A well-written job description consists of more than a laundry list of the tasks and responsibilities that the job entails. It should reflect a sense of priorities. It needs to be written clearly in simple language, contain information but not opinions or judgments, and avoid using words with “company specific” meanings. A well-written comprehensive job description for a management position might typically be about one to three pages in length.

Credentials (such as degrees and licenses) are absolute necessities in some jobs. You want to make sure whatever credentials you request should have a direct bearing on the candidate’s ability to become a top performer.

A job description should define what the person will actually do. Define the job qualifications such as skills, attributes, or credentials a person needs to perform the job. Clarify the actual tasks and responsibilities within the job description before you start thinking about what special attributes will be needed by the person who will be fulfilling those responsibilities.

Recruiting Trend for 2011

Is the economy recovering from the depth of the recession? What are the recruiting trends for 2011?

The economy will begin slowly to emerge in 2011 and some employers are becoming excited about possible job openings! Early findings suggest that opportunities will emerge but employers are hesitant to crank-up hiring. Be prepared for more uncertainty – seniors need to be ready for a sudden possible shift and internships are becoming high stake events! The college segment of the market is poised to rebound this year. While overall hiring across all degrees is expected to increase, hiring at the Bachelor’s level is expected to increase. Led by upturns in hiring in manufacturing, professional and scientific services, the federal government, and large commercial banks, the Bachelor’s market will enjoy its first expansion in two years. With this good news comes a word of caution. This step is the first out of a deep hole; yet, many organizations are still not in a position to contribute positively to hiring. 

The recruiting Trends for 2011:

  • Social Media – LinkedIn, Facebook and Twitter have grown and many candidates using them on daily bases, the Twitter has grown form 300,00 users to well over one billion users, recruiters will use social medias more aggressively in 2011 to find passive candidates.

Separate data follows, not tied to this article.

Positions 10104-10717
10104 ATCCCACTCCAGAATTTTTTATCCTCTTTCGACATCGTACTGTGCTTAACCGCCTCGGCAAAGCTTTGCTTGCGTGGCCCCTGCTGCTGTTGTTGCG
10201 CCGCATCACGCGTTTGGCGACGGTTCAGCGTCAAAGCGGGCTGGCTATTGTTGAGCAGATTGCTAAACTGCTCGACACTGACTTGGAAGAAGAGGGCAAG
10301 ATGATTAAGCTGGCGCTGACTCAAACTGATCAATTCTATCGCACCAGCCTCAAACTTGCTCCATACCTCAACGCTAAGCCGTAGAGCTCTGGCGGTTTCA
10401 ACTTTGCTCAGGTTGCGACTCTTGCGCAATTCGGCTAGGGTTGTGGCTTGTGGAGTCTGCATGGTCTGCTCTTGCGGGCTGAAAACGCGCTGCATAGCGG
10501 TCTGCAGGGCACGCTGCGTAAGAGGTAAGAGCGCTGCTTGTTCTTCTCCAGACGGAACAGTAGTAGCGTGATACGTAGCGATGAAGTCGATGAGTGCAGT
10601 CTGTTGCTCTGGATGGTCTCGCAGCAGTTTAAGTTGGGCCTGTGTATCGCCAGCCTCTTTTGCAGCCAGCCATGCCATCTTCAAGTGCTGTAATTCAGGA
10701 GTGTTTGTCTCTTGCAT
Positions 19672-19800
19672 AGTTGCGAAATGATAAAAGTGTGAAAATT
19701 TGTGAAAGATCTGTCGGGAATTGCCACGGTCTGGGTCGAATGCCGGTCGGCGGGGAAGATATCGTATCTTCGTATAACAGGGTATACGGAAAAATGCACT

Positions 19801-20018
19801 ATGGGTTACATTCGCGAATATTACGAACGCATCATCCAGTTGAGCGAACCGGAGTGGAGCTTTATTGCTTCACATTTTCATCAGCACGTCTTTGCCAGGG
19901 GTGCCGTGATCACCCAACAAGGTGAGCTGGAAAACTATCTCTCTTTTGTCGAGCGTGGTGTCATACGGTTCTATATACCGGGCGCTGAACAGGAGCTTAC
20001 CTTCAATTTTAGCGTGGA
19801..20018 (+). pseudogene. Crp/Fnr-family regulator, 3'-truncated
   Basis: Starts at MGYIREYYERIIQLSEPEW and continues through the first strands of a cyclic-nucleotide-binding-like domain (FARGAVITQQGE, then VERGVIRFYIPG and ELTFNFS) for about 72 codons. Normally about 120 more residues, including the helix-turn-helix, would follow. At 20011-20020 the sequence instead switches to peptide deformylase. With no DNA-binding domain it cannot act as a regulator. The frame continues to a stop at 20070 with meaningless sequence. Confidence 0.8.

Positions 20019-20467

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  • Job Boards – Although not as popular as once they used to be but still fairly common to find active candidates.  Job boards won’t disappear and die any time soon but the time large companies posting hundreds of job postings on a single job board under an unlimited package are nearly gone. Most Companies are now splitting their job board dollars between niche sites, social media sites and everyone uses LinkedIn for certain category levels.  LinkedIn is currently second-to-none, in my opinion.  Job Boards with strong reputations such as Monster and CareerBuilder and Nice Job boards with collaboration with aggregators will continue to succeed.  Those boards that are now incorporating more recruiter-like services like personalized short-listing, reference checking, and job post writing will succeed even better
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  • Mobile Recruiting – Mobile Recruiting will be used more in 2011.  Candidates will respond to the latest positions being texted to them via their Smartphone as soon as they become available.  Companies with openings, or job boards, or Facebook Fan Pages will have the ability to simultaneously upload through an application (app or ATS system) to their users Smartphone as soon as a new job posting appears anywhere. Preliminary screening questions to be answering by a mobile phone.  Every online presence your company has for the purpose of recruiting must be configured in such a way that it can be read easily on a mobile device.  Mobile Phone and the development of new applications for recruiting will only increase in 2011. 
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  • Virtual Job fairs – Imagine for a second being able to recruit job seekers all over the country in just one day, but without ever having to leave your office. What would this mean to your bottom line? Virtual career fairs provide an opportunity for employers and job seekers to meet and interact as if face to face, but from the comfort and convenience of their home or office. Career fairs for the most part are simply resume exchange opportunities, and if this is the case, this can be accomplished virtually.